Paul Manafort was found guilty Tuesday on eight of 18 counts in his financial fraud trial, with a mistrial declared on ten other counts.
Manafort, former manager of Donald Trump’s 2016 presidential campaign, was convicted on one count of failure to disclose a foreign bank account, two counts of bank fraud, and five counts of tax fraud.
He will begin a second criminal trial in Washington, D.C. in September on charges that include obstruction of justice, failure to register as a foreign agent and money laundering.
“Mr. Manafort is disappointed of not getting acquittals all the way through, or a complete hung jury on all counts,” Manafort’s attorney said in a press statement shortly after the verdict was delivered. “However, he would like to thank Judge Eillis for granting him a fair trial, and thank the jury for their very long hard fought deliberations.”
Manafort faced a 32-count indictment stemming from a probe by special counsel Robert Mueller. The charges are not related to his work with Donald Trump, but rather focused on accusations of financial crimes stretching back to his time as a political consultant in Ukraine more than a decade ago.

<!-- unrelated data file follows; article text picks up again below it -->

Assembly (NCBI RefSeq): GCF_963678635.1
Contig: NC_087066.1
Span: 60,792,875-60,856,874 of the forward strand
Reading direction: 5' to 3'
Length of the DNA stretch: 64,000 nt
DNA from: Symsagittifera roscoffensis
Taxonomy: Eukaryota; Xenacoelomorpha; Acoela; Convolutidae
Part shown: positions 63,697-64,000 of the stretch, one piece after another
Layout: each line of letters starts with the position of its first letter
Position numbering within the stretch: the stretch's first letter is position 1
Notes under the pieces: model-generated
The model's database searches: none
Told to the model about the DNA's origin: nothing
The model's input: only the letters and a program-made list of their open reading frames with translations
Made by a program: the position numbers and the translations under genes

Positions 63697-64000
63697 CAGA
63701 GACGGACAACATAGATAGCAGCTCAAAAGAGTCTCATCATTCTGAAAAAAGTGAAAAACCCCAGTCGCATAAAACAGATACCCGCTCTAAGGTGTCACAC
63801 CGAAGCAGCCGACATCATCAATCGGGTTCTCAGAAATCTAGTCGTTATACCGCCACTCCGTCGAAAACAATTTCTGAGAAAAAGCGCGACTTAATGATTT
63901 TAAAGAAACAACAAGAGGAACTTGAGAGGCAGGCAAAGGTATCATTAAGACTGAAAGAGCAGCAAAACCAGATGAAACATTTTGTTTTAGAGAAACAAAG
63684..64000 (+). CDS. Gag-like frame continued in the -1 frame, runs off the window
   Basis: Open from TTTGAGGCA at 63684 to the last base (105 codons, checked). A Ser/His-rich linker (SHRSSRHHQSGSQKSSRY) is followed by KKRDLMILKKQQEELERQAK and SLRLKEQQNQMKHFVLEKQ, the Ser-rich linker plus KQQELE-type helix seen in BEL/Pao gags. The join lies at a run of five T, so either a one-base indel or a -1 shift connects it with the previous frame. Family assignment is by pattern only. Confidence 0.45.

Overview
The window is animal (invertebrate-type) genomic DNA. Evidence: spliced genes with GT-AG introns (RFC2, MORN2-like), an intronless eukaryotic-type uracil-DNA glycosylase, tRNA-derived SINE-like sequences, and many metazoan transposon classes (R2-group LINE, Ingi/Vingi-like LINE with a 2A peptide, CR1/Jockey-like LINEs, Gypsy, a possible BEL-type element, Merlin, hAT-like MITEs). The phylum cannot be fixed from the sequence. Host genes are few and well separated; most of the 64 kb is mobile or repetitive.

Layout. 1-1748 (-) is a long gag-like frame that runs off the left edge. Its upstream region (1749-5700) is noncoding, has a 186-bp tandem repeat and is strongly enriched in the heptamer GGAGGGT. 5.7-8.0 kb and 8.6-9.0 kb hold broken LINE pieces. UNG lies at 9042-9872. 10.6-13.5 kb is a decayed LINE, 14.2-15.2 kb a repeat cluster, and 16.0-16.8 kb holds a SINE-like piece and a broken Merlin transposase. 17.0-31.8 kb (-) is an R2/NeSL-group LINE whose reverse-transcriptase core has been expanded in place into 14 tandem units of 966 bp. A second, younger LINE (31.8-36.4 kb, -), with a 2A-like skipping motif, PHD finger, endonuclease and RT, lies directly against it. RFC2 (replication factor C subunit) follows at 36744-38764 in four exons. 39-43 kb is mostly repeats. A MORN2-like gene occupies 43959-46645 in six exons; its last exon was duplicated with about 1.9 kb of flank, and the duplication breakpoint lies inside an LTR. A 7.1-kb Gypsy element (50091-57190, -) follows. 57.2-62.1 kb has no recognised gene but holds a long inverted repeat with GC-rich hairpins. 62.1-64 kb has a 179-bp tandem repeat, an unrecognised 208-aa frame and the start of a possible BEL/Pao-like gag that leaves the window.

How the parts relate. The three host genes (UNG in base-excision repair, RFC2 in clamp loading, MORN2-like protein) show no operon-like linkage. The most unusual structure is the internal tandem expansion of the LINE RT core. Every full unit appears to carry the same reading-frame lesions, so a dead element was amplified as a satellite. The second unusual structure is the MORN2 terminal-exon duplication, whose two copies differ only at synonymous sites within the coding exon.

Prosecutors accused Manafort of laundering upwards of $30 million in earnings from his consulting work to illegally reduce his tax bill, according to the New York Times, of making false statements and acting as an unregistered agent of a foreign principal.
During the trial, former Manafort associate Rick Gates told jurors under oath that he and Manafort had committed crimes. Manafort’s defense team declined to call any witnesses, including Manafort himself, in his defense.
The accusations against Manafort were unrelated to his work for Trump, though the trial draws the president inexorably closer to Mueller’s broader investigation into the operations of his campaign and its staff.
Manafort served as chairman of Trump’s presidential campaign in the summer of 2016 after Corey Lewandowski was pushed aside.
A longtime political hand, Manafort was originally selected by Trump to lead the delegate fight at the 2016 Republican National Convention during a period in the campaign when many believed no single candidate would emerge with enough delegates to clinch the nomination on the first ballot and would thus create a rarely seen “brokered convention.”
Manafort is one of the only working Republican operatives who took part in the party’s last contested convention in 1976, where he helped Gerald Ford beat back a challenge from Ronald Reagan.
Manafort was ultimately ousted from the Trump campaign in August 2016, after critical press coverage about his foreign lobbying work. The campaign was then largely taken over by former Breitbart chairman Steve Bannon and Kellyanne Conway, who helped lead Trump to victory and then joined him as advisers in the White House.